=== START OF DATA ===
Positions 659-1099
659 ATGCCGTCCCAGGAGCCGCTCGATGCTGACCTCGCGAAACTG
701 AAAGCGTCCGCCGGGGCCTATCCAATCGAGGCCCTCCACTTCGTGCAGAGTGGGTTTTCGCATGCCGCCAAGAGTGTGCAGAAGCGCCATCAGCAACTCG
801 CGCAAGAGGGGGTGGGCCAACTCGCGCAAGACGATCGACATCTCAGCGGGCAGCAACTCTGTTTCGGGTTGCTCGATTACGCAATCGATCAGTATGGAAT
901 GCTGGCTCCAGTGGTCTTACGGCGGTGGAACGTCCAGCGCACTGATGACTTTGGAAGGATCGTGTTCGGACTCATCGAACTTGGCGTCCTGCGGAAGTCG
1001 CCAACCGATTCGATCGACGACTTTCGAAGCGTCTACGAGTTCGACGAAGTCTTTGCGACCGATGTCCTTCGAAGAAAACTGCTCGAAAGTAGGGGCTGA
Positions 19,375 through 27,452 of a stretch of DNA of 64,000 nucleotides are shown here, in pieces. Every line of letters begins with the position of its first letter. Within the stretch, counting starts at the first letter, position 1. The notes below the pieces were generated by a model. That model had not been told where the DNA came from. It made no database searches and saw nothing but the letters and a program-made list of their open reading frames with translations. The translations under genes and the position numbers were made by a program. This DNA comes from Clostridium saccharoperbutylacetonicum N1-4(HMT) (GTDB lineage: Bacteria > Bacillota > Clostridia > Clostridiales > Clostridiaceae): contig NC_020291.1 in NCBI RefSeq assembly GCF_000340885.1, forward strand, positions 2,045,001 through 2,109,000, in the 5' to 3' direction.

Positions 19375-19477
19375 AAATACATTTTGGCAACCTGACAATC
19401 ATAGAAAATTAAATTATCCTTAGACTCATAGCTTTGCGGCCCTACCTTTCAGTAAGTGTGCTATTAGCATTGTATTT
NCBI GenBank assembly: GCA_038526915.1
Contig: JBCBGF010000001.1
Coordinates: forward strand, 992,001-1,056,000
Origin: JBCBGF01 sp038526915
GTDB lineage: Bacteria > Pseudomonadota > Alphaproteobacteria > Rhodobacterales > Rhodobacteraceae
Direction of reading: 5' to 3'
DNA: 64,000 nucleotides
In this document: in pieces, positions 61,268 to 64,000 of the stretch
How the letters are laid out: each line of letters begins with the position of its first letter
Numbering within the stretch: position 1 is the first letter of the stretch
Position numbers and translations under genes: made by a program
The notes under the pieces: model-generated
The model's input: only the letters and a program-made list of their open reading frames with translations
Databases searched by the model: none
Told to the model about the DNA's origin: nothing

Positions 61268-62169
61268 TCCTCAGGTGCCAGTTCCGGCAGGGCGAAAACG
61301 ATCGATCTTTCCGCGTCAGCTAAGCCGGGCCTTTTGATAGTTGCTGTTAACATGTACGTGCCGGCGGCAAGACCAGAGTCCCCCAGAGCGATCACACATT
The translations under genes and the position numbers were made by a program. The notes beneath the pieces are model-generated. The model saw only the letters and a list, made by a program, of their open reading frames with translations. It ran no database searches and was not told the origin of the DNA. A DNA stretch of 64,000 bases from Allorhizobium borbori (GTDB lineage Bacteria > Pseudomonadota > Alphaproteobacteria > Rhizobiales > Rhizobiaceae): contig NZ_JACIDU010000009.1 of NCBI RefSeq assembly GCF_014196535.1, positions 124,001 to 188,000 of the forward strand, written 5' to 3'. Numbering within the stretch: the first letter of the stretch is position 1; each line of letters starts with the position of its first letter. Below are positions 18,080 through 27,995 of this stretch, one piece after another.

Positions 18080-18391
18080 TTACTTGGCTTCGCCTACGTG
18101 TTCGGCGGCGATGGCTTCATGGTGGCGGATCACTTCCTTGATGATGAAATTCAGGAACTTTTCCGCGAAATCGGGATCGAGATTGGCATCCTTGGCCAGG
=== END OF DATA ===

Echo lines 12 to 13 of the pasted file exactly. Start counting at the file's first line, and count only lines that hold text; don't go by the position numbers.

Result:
Contig: JBCBGF010000001.1
Coordinates: forward strand, 992,001-1,056,000